There are a few instances of gender bending, like when Stu and Grandpa Lou dress up Tommy “as a girl” for a beauty contest, but none compare to what happens in the episode "Clan of the Duck." In this one, the boys on Rugrats are confused as to why boys don’t also get to wear skirts. “Boys wear pants and girls wear dressies!” Lil says at one point, to which Tommy asks, “Why do we gotta wear different stuff?” (Good question, Tommy! There’s actually no reason!) But Lil responds with a jaw-dropping line of BS that is surprising to hear from the girl with the uber-feminist mom: “Cause girls are good and boys are bad, naughty babies!” Unsatisfied by this response, Phil later exclaims, “If girls can wear anything they want, so can we!” Right on, little dude.
Even The Parents Did Some Gender Bending Of Their Own
The prime examples of this are Betty and Howard DeVille. Betty is frequently seen displaying what would traditionally be seen as more “male” personality characteristics, like being an avid sports fan and fixing things with tools, whereas soft-spoken Howard tends to act more “feminine.” And then, of course, there’s Charlotte Pickles, who is certainly the head of the family while her husband Drew is the much more nurturing parent to Angelica. Not to mention Chuckie’s father, the emotionally driven Chas, who is probably the most feminine character in the group. These are a bunch of people being their most authentic selves, and I'm here for all of it.
Sexual Harassment And Transphobia Were Also Visible Within Rugrats
Also in "Clan of the Duck," Chuckie and Phil walk outside wearing dresses and encounter two boys, who take it upon themselves to fight over “the girls” (Chuckie and Phil wearing dresses), giving them candy worms and then literally pulling Chuckie between the two of them, much to his horror. Here we are given a classic case of men (or in this case, little boys) feeling entitled over women and their bodies (Chuckie’s body, to be precise). Later, the two boys find out Chuckie and Phil are actually boys and, angry at being fooled, decide to run after them to beat them up. This seemingly innocent scene is really reflective of a problem many trans folk experience when others discover that they are trans, like in the case of Gwen Araujo who was murdered by a group of men after they discovered she was didn't have female genitalia, or when Brandon Teena was raped and murdered for the same reason.
Topics Involving Reproduction Come Up On More Than One Occasion
Reproductive health and reproductive rights are some of the most pressing matters when it comes to feminism. Not only is a woman’s right to choose of utmost concern to many feminists, access to reproductive health services (gynecological and obstetrical) and proper sexual health education are key to this struggle. In the episode "Mother’s Day," Tommy’s premature birth was mentioned when he discussed the first time he saw his mommy from his “tank” in the NICU.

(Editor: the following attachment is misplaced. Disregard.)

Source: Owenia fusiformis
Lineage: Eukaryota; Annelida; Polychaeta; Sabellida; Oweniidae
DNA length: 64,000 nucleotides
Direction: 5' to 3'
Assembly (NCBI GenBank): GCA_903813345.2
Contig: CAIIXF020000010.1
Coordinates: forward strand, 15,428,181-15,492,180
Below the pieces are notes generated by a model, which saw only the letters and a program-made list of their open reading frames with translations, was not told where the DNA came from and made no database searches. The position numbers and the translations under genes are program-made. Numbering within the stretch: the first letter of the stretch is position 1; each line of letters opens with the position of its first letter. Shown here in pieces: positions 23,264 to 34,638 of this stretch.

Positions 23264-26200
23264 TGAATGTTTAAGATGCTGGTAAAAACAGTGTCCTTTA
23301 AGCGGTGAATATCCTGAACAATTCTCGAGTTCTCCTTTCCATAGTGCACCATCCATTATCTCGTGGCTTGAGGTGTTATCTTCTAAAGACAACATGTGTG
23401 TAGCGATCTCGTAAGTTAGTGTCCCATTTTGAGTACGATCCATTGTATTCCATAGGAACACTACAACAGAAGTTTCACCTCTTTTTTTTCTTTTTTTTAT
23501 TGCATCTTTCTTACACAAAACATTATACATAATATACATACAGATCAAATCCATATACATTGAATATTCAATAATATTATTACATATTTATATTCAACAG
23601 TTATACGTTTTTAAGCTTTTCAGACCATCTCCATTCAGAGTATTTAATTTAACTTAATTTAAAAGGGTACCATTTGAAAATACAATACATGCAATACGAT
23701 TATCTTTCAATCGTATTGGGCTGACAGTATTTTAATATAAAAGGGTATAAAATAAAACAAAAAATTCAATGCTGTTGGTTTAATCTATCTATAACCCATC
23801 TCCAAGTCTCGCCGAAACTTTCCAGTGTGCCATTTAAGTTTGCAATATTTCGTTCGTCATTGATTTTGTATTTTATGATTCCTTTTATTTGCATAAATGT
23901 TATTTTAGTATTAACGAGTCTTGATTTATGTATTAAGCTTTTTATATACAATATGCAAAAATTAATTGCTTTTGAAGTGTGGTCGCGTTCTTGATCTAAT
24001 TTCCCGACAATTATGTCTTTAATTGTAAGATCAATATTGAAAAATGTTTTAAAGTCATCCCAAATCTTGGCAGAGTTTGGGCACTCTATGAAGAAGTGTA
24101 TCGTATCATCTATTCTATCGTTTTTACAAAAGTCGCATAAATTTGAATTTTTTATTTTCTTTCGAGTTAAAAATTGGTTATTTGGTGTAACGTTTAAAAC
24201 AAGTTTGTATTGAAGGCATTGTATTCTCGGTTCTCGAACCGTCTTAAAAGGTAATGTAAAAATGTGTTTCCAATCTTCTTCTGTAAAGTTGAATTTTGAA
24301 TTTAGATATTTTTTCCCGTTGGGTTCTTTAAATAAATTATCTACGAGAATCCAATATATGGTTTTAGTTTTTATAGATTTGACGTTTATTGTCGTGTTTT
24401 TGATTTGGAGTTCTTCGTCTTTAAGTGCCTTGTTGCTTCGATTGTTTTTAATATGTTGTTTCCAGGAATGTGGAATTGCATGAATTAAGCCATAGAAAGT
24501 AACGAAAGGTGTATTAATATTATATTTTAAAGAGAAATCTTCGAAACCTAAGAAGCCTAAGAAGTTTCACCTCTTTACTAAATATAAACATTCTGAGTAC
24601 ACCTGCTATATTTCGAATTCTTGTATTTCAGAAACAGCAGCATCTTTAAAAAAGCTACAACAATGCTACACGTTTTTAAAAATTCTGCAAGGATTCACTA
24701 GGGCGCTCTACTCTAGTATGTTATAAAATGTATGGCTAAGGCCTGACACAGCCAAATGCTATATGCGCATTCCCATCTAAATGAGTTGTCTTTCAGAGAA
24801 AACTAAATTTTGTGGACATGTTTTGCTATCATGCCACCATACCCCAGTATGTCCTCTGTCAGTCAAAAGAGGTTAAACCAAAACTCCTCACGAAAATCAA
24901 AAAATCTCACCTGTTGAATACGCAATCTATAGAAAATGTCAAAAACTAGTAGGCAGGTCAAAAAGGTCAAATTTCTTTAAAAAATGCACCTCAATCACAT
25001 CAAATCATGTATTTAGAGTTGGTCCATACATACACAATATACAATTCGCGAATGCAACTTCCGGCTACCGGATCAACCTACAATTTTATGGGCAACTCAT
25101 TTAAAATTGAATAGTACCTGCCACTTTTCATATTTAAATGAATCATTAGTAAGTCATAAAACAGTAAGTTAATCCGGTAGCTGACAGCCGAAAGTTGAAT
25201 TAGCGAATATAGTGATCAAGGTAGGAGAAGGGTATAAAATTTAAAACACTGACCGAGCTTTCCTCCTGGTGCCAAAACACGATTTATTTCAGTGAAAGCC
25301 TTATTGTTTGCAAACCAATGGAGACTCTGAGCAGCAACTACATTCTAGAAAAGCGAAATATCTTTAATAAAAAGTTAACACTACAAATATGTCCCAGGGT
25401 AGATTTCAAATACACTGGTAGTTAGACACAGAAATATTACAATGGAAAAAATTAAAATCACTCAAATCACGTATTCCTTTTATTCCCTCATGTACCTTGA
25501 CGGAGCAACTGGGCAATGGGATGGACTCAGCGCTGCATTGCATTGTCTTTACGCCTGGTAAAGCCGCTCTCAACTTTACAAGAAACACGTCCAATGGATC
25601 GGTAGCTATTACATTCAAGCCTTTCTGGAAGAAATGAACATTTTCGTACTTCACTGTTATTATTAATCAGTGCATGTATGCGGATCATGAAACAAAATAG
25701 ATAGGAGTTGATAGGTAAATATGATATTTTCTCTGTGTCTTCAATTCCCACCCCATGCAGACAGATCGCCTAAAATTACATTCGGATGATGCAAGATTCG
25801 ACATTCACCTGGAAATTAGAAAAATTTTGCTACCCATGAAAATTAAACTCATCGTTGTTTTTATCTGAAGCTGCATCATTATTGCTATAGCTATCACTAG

Then there was the time Susie learned about where babies come from (hint: It’s not the Stork, though that is the name of this episode). On a somewhat related note, we also see a brief scene where Phil and Lil are breastfeeding. And then of course there’s the episode where Charlotte Pickles thought/said she was pregnant but then wasn’t. We were never given a clear reason why Charlotte ends up telling Angelica she won’t be having another baby after all — miscarriage? abortion? — but still, it's something that a cartoon for kids even addressed the idea that sometimes pregnancy doesn't result in a baby.
Cultural Diversity Is Often Celebrated, Especially Around The Holidays
Intersectional feminism is big on inclusion and celebrating diversity. Rugrats was on point with this, and features three Christmas episodes, plus a Chanukah special as well as a Passover special, due to Didi’s Jewish heritage. Additionally, Rugrats aired a Kwanzaa special during season seven, making this one of the few cartoons to ever do so.
And Finally, The Show Touches How The Revolution Has To Come Directly From The People (Seriously!)
I can’t really put this last point any better than it was written in this article in Persephone Magazine about the episode “Angelica’s Last Stand”, so i’ll just let you read it:
...Susie helps the babies to revolt against Angelica’s tyrannical rule as the lemonade “boss.” My mind was just blown when Susie told the babies that they had to choose a leader to go speak with Angelica, and then refused to allow them to elect her because she said, “it has to be one of you.” This is a concept that goes beyond feminism-101 (obviously, since plenty of of activists don’t get it) but it’s something that has made innate sense to me since I started calling myself an activist “¦ the revolution has to come from the group of people in question. Allies can play an important role (like Susie did, when she helped the babies to organize a protest), but the true power of any revolution comes from voices that were once silenced being free to speak out.